Marine growth and the hydrodynamic loading of offshore structures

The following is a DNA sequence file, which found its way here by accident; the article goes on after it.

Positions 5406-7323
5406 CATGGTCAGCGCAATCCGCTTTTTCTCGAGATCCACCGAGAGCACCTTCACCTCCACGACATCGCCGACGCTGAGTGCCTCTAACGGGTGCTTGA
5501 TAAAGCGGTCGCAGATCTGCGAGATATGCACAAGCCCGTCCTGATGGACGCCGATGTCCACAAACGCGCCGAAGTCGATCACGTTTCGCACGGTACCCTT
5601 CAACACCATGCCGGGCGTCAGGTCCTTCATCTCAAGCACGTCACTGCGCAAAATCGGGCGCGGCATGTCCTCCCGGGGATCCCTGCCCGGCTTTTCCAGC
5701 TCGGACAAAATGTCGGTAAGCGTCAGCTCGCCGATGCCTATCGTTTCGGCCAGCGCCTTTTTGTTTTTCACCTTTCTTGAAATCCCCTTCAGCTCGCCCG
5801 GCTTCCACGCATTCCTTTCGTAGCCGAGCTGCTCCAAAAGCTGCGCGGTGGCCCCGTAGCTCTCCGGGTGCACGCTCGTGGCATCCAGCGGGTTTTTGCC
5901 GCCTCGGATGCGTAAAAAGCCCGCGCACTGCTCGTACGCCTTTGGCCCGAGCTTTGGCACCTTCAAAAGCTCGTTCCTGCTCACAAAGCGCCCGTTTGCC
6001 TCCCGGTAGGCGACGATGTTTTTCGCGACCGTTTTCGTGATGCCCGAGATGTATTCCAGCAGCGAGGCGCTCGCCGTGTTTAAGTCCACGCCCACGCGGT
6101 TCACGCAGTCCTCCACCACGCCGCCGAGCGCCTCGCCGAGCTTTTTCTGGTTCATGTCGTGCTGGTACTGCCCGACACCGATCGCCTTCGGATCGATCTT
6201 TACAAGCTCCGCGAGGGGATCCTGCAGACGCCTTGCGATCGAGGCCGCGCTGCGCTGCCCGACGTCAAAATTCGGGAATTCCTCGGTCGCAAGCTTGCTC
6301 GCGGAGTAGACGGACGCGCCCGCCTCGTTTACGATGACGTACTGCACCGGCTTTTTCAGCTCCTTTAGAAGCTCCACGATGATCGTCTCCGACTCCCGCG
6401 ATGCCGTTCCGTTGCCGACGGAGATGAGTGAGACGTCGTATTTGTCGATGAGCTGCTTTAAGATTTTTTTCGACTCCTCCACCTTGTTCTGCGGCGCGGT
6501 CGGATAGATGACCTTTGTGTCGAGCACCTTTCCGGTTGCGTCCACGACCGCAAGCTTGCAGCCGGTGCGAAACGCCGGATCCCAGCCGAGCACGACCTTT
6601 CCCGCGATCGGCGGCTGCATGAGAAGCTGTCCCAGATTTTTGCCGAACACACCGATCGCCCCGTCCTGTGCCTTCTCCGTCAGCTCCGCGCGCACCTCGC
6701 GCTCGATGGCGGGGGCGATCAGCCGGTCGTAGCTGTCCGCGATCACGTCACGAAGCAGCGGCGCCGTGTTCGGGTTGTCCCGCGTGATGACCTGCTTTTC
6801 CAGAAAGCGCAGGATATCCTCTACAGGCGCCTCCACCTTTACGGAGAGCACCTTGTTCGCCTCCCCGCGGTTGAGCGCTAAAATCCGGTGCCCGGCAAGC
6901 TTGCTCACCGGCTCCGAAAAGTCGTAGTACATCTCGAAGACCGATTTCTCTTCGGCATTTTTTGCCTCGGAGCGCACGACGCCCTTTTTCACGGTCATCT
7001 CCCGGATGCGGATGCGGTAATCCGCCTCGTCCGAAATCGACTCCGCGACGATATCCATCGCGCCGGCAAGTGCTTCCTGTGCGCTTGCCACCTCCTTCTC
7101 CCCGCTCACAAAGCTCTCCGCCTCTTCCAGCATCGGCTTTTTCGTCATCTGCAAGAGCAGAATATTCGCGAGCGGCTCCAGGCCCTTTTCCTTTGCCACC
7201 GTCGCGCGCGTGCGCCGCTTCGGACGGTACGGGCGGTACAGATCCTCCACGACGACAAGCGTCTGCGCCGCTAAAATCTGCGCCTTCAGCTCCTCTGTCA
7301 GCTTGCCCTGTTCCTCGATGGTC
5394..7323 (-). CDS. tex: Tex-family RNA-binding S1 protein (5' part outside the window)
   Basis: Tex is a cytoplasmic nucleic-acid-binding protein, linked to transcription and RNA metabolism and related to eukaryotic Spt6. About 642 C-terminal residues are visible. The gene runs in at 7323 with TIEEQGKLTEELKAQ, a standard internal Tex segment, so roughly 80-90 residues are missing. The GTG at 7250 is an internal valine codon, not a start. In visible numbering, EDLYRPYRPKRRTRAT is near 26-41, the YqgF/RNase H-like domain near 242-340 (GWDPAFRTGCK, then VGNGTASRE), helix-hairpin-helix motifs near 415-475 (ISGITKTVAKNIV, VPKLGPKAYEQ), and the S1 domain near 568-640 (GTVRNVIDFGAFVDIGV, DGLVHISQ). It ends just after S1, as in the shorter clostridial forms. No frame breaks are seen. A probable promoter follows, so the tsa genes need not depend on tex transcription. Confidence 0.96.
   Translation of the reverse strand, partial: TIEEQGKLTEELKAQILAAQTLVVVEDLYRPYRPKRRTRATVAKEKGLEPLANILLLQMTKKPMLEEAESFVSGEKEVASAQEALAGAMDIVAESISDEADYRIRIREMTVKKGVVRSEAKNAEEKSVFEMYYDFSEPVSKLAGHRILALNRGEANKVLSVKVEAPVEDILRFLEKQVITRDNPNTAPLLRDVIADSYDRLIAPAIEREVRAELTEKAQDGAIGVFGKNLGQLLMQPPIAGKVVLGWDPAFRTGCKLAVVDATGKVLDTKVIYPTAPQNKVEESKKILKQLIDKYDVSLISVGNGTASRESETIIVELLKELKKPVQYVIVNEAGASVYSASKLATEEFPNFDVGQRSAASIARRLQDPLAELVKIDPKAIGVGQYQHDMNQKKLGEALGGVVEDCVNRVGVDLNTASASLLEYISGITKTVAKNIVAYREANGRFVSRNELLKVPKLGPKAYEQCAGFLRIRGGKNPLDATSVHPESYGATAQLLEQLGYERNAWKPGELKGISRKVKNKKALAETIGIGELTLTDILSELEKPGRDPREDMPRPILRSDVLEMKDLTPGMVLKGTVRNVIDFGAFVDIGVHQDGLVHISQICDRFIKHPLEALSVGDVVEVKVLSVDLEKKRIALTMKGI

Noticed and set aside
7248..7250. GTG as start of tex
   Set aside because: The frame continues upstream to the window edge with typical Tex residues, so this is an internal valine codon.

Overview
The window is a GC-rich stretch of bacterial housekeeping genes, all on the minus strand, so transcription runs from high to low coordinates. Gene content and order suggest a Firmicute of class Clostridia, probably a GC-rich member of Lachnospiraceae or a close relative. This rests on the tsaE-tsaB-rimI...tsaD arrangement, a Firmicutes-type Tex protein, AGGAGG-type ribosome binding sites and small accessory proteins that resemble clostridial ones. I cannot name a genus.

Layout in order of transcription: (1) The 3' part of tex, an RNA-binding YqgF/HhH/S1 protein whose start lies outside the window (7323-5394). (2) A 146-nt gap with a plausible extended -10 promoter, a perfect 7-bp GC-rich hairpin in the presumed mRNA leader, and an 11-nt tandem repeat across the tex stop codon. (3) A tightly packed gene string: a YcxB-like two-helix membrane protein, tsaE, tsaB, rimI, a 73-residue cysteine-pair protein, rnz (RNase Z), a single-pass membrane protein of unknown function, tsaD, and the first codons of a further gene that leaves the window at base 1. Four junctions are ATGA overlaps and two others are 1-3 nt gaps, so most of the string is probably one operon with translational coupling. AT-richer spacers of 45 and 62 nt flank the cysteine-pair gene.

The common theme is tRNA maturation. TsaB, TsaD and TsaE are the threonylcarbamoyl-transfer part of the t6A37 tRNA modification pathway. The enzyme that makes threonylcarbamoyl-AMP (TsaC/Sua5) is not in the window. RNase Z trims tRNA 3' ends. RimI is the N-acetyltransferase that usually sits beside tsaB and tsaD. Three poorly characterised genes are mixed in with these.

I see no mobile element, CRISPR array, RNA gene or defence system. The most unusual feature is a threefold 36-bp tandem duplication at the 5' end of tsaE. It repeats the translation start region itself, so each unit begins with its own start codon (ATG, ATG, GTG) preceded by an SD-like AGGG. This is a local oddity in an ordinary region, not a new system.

This thesis presents the results of a study on the effects of marine growth on the hydrodynamic loading of offshore structures and proposes an approach that can be adopted by designers and operators to quantify these effects. The approach is based upon the realistic characterisation of marine growth and its temporal variations during the life span of template structures. Past research work and current design, inspection and maintenance practices are critically reviewed and their limitations with respect to marine growth are highlighted. The ecology of marine growth for a sample of North Sea platforms was examined to establish the variety and physical attributes of the fouling colonies. The traditional single-parameter characterisation of marine roughness was found to be inadequate. Appropriate parameters, verified by fluid loading experiments, are established. Details of the laboratory experiments undertaken with both real marine growth and artificial macro-roughness on circular cylinders are given. These tests were carried out at large scale (cylinders up to 521mm diameter) in a novel "buoyant cylinder" test rig (steady flow) and in a large wave flume (regular waves). A wide range of parametric variations were undertaken for the various types of marine growth in an attempt to establish a comprehensive database from which the loading effect of any likely, practically occuring, marine growth pattern can be estimated. The extent to which this is achieved and the requirements for further research are discussed in detail. It is concluded that the effects of marine growth are both substantial and diverse. Drag forces vary with type of fouling, overall thickness, surface cover, and distribution. Finally, detailed procedures are recommended for the design of new structures and the improved loading assessment of existing ones.